Workday does not disclose customer acquisition costs, so the proxy we used to get to CAC was sales and marketing spend for new customers:
At first blush, these numbers might be cause for concern — in raw dollars it is costing Workday more to acquire new customers. However, just looking at CAC in isolation isn’t very useful unless we can compare it to the customer LTV.
Again, since Workday does not disclose customer lifetime value, we estimate LTV using our formula from earlier. Because Workday does not disclose Annual Recurring Revenue or Average Contract Value, we use the average subscription revenue per customer as a proxy:
Now we have a more complete picture — the ratio of LTV to CAC is greater than 3x and, more significantly, the LTV/CAC ratio is increasing over time as customers increase their annual spend with Workday. This is typical for SaaS companies.
One other approach to assessing the cost of customer acquisition is to look at the CAC ratio. We calculate this by annualizing the difference in quarterly subscription gross profit from one quarter to the next and dividing that number by the prior quarter’s sales and marketing expense for new customer acquisition (again assuming 70% of sales and marketing expense in each quarter is allocated to new customer acquisition).
Essentially, this is telling us how long, in months, it takes for the company to get a full payback on its customer acquisition cost. For example, a CAC ratio of 1x means that it takes 12 months to get to break even. As a general rule, for companies that have low churn and high growth rates, anything 0.5x or higher (meaning a 24-month payback period) is considered good.
Finally, let’s look at the health of Workday’s billings. Workday invoices customers for cloud applications contracts in annual or multi-year installments, and customers pay a portion of the total arrangement fee within 30 days of the contract date.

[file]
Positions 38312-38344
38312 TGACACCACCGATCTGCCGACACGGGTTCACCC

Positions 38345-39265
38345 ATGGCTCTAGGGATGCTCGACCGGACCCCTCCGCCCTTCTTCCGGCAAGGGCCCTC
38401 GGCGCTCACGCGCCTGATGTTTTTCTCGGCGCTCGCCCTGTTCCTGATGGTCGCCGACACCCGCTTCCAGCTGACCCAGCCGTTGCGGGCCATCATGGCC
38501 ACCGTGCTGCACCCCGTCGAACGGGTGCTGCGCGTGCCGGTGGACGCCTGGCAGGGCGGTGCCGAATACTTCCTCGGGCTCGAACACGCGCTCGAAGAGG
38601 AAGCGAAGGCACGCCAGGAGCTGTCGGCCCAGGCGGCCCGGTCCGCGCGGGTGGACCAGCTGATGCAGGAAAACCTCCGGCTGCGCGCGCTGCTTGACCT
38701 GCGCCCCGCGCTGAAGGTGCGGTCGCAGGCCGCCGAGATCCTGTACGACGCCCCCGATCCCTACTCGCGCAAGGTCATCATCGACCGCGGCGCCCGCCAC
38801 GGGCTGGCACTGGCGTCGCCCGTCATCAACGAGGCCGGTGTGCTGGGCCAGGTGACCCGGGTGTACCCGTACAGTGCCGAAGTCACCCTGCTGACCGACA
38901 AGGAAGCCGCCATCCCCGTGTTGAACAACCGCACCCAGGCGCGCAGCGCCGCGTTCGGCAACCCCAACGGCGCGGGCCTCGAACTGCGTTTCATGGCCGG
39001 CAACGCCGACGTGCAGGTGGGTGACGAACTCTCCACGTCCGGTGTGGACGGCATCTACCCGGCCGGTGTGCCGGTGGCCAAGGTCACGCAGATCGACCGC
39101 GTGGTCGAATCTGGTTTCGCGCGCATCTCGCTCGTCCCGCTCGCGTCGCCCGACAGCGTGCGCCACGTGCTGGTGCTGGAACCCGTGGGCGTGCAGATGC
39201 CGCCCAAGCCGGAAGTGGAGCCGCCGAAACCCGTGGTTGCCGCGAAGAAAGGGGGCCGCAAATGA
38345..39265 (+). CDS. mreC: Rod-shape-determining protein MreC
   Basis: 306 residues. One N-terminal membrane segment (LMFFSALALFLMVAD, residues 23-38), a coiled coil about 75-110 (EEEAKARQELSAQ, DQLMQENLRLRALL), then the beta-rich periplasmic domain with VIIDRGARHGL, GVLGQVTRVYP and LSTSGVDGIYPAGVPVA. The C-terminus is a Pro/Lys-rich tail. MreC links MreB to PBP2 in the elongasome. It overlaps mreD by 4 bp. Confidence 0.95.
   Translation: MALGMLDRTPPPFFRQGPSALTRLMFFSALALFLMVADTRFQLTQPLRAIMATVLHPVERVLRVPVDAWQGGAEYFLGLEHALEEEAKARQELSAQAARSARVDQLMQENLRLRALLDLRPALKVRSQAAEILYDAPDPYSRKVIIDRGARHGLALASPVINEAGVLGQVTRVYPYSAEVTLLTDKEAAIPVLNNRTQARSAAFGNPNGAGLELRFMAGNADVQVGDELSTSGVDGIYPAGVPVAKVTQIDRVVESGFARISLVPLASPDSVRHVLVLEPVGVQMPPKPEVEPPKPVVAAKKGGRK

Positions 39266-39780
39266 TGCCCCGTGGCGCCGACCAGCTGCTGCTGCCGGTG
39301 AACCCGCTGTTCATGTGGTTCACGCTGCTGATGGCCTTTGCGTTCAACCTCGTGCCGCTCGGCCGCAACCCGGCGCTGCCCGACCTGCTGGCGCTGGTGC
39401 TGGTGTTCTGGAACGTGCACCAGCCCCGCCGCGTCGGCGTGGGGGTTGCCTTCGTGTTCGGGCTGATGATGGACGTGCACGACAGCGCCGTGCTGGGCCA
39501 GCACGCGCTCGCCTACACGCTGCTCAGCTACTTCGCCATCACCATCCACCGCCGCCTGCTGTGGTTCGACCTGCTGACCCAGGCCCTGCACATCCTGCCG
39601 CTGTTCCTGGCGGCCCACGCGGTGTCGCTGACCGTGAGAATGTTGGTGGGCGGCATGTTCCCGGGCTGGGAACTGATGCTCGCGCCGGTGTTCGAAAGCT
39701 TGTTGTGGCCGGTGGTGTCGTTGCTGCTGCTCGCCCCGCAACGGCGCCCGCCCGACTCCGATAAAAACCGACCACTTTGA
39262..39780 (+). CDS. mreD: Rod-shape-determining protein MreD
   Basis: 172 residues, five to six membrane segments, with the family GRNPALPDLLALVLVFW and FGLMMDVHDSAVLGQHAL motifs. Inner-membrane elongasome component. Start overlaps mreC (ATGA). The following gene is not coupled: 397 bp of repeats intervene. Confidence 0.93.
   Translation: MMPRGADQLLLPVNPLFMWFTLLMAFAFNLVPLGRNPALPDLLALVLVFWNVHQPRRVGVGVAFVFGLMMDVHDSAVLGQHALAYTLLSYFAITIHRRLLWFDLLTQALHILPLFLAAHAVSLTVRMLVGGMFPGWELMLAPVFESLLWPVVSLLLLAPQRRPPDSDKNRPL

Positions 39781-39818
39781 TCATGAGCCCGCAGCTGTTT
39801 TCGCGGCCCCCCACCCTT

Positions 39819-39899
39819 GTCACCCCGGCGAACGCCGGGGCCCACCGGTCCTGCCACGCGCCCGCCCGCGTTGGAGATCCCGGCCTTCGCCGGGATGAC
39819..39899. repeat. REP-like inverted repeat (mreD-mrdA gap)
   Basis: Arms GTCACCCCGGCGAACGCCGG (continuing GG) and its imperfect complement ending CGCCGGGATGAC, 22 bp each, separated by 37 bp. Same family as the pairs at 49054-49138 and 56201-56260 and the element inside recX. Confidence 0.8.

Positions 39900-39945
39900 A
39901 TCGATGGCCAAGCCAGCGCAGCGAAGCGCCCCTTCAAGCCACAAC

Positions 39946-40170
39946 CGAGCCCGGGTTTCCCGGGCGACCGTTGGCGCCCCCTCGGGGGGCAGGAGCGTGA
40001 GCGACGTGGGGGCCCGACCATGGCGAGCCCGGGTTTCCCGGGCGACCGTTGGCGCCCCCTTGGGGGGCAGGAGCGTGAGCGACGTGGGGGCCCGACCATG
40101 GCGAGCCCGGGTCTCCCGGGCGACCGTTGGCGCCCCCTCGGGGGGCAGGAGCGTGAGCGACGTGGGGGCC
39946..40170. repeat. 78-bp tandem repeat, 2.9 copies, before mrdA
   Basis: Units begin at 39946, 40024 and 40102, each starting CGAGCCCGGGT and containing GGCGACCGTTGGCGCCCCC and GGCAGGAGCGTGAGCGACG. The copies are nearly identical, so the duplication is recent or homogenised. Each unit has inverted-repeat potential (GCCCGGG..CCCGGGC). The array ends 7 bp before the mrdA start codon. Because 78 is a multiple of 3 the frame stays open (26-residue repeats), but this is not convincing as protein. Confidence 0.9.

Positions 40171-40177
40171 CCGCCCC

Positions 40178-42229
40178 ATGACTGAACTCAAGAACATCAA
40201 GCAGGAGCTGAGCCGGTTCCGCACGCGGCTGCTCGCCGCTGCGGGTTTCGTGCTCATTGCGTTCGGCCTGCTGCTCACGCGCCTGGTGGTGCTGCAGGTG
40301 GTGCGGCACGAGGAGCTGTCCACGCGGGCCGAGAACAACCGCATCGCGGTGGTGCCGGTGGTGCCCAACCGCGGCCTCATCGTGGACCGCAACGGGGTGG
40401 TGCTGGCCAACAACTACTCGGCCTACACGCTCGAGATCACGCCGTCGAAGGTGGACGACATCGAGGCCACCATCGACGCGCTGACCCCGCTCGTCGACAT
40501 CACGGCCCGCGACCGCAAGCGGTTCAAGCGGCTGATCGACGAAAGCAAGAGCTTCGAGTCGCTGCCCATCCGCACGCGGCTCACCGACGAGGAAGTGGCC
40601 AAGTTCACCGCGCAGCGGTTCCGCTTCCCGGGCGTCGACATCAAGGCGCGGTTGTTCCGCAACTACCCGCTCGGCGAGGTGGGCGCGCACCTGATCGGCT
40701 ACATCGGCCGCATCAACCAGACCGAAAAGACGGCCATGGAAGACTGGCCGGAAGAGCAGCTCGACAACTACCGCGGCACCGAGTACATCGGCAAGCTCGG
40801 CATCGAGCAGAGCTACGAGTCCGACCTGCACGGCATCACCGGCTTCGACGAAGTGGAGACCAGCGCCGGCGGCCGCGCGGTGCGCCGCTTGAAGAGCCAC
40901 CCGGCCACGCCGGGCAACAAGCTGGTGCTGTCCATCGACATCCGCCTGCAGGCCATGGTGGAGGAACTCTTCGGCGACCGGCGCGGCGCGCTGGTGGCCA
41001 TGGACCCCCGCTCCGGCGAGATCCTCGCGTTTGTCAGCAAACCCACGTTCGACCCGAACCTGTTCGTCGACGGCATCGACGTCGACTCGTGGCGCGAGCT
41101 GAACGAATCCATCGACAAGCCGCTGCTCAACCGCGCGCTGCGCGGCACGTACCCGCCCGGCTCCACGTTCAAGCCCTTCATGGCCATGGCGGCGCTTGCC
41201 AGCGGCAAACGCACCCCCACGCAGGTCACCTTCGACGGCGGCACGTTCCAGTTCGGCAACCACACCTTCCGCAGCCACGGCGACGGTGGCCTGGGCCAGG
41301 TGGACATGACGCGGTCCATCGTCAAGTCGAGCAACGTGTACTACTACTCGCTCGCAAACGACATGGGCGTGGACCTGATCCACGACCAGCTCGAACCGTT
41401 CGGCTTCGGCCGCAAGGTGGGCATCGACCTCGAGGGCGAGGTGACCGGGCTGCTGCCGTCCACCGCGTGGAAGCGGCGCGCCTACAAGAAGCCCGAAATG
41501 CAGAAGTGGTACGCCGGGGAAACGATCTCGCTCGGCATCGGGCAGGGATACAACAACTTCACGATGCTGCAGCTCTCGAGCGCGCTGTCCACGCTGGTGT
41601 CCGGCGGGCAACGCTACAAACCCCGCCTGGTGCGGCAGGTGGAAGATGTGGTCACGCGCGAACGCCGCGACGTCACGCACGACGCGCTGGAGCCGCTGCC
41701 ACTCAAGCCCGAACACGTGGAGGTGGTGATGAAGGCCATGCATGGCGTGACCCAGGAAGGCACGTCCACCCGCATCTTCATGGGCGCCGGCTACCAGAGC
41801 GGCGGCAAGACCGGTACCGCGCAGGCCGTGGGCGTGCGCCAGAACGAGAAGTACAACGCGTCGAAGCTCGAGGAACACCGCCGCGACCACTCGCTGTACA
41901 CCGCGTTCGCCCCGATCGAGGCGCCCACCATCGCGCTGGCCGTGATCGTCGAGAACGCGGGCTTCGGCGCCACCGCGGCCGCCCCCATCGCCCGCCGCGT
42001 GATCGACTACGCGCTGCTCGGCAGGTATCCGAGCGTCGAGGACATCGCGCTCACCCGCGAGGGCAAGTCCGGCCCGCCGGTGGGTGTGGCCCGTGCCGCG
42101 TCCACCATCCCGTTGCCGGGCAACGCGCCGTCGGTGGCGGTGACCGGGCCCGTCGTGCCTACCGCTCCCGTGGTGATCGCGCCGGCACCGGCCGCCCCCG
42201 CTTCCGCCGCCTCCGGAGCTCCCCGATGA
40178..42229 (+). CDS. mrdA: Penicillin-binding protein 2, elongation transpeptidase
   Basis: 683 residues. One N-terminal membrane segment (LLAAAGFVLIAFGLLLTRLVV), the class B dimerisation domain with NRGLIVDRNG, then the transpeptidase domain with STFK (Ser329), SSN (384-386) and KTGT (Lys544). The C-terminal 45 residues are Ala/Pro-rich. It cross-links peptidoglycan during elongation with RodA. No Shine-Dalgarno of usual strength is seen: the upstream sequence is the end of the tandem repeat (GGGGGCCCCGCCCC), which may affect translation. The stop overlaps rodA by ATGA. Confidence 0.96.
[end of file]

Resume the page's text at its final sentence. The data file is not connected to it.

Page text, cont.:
Notice what jumps out here — in a growing SaaS business, revenue significantly understates the true financial performance of the business; for example, in 2014 alone, billings exceed revenue by $128 million. This shows how applying a simple revenue multiple to determine valuation can be rife with errors. Workday’s healthy billings growth (~60% in fiscal year 2014) suggests that the business still has substantial growth potential as it continues to win market share, which is precisely why investors are willing to pay a premium for the stock.
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So, what should we make of all of this?
Well, if you believe, as we do, that technology markets tend to be winner-take-all, the leaders in any given category will get an unfair share of the overall economic pie.
True, not every SaaS company deserves the benefit of this doubt. But for category-leading companies going after huge markets with business models that demonstrably scale, we shouldn’t let the headlines get in the way of a great story.